Lakeland Terrier

Lakeland Terrier is named for its place of origin which is the Lake District in England. The Lakeland Terrier is the smallest of the long-legged, black and tan terriers and looks much like the Welsh Terrier, a slightly larger breed of terrier.

Lakeland Terrier image

Those with allergies may take home a Lakeland Terrier with no problems as most of the breed is hypo-allergenic (non-shedding). Although the breed is not widely known in the United States, the Lakeland Terrier has still made its way across the ocean. From Black and Tan to Red Grizzle and Wheaten, the Lakeland Terrier is a very diversely colored breed.

Lakeland Terriers make for great pets and do well with families and children. With lots of energy, the Lakeland Terrier shows a lot of love and affection and is very loyal to its owners. Even getting along with other pets, the Lakeland Terrier is a great breed for families.



History

Originally the Lakeland Terrier was a hunter on farms, looking for different vermin. Because of its size and its high energy, the Lakeland Terrier breed became perfect for hunting with its owners.

In England, hunters have used different dogs for hunting different game for centuries. The Lakeland Terrier was mostly used for hunting fox in the Lake District of the United Kingdom. The terrain was mountainous and rocky, and therefore, not suitable for hunting with a horse. Hunters needed to hunt on foot, which is why many attribute the swiftness of a Lakeland Terrier to it learning to run across rough areas.

The United Kingdom Kennel Club says that the Lakeland Terrier were recognized in 1921, and the Lakeland Terrier Club was founded in 1932, which is when the breed started to be promoted nationally.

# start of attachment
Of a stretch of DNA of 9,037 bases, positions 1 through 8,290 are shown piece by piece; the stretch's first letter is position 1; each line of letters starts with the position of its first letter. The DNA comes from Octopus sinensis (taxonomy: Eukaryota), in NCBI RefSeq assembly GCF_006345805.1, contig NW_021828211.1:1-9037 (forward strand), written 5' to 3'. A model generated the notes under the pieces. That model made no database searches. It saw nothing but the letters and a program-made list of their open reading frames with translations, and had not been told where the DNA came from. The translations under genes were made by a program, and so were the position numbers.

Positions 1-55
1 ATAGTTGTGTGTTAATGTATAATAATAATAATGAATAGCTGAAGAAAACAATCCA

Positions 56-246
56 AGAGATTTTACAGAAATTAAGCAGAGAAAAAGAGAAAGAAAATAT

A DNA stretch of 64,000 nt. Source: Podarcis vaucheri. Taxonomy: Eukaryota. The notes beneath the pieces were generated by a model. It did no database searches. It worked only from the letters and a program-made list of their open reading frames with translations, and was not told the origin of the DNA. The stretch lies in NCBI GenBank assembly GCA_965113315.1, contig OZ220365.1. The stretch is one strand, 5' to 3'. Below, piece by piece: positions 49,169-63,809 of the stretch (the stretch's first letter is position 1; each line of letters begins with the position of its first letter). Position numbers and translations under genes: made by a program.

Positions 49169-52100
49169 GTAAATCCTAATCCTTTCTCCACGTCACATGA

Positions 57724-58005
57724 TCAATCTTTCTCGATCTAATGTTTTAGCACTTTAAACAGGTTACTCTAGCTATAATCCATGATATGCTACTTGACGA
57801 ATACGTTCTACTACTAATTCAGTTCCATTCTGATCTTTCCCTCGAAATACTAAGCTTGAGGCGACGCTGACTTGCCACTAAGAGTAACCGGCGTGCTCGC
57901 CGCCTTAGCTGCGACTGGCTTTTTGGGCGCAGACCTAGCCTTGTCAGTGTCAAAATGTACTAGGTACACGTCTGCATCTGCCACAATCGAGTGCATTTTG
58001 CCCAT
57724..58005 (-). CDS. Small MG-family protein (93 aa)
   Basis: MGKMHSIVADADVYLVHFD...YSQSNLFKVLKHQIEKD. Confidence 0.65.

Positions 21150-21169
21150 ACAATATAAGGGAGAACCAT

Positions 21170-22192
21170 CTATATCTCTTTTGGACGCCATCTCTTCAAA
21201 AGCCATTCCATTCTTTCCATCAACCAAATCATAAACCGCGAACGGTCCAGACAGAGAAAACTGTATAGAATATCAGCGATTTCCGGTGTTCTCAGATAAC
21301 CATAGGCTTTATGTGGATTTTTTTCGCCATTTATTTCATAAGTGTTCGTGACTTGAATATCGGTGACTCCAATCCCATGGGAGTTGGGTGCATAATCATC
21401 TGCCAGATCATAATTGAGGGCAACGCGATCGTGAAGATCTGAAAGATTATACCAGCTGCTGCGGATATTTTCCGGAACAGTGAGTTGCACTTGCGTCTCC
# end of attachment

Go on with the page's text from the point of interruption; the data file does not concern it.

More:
Size

The Lakeland Terrier is considered a small to medium-sized dog. The average height of a Lakeland Terrier is 13 to 15 inches. The weight average for a Lakeland Terrier is 15 to 17 pounds.


Personality

The Lakeland Terrier is a compact and quick moving dog. Friendly, bold and confident, the Lakeland Terrier does not often show characteristics of aggressiveness or, on the other side, shyness. Lakeland Terriers are very intelligent animals, and they are independent thinkers. They are also easy to train as they learn quickly.

Lakeland Terriers are very family-friendly and do great around children. They will be reserved around strangers until they learn that the stranger may actually be a friend. Lakeland Terriers are not known for starting fights with other animals, but they are a strong breed that will defend themselves if necessary. Being alert and confident, the Lakeland Terrier makes for a great watchdog.


Health

There are no known genetic disorders for a Lakeland Terrier. All around, it is a very healthy breed. But, as with most dogs, owners need to ensure proper care with recommended visits to the veterinarian. Taking your Lakeland Terrier for regular visits and checkups will ensure that your healthy breed will stay that way. Owners may do small checkups of their own by making sure your pet has not cuts or abrasions or other problems. Simply check the coat, around the face, ears and paws.


Care

As a mostly non-shedding breed, the Lakeland Terrier does not need a large amount of grooming; however, proper grooming will ensure the coat continues to not shed. Other grooming needs include nail care and dental hygiene. The first should be taken care of one or twice a month while the second should be at least two to three times a week—if not every day.

For training purposes, crate training is very effective for this breed, and they are easy to train in general due to their high level of intelligence. Due to the high energy levels, Lakeland Terriers need daily exercise and time to play. If a Lakeland Terrier is not properly stimulated, they have been know to find other ways to let go of excess energy, which may be more destructive than an owner might want.

Like most dogs, Lakeland Terriers have early socializing needs and should be exposed to different people, sites, sounds and adventures. Having more socialization than not makes for a well-rounded Lakeland Terrier. Busy parks and daily walks in different areas of your neighborhood would be beneficial. Even puppy classes would be a great idea.


Rescue

Here is a link to the U.S. Lakeland Terrier Club. Please check your local area for other rescues near you or to learn more about this breed.

http://usltc.org/


Pictures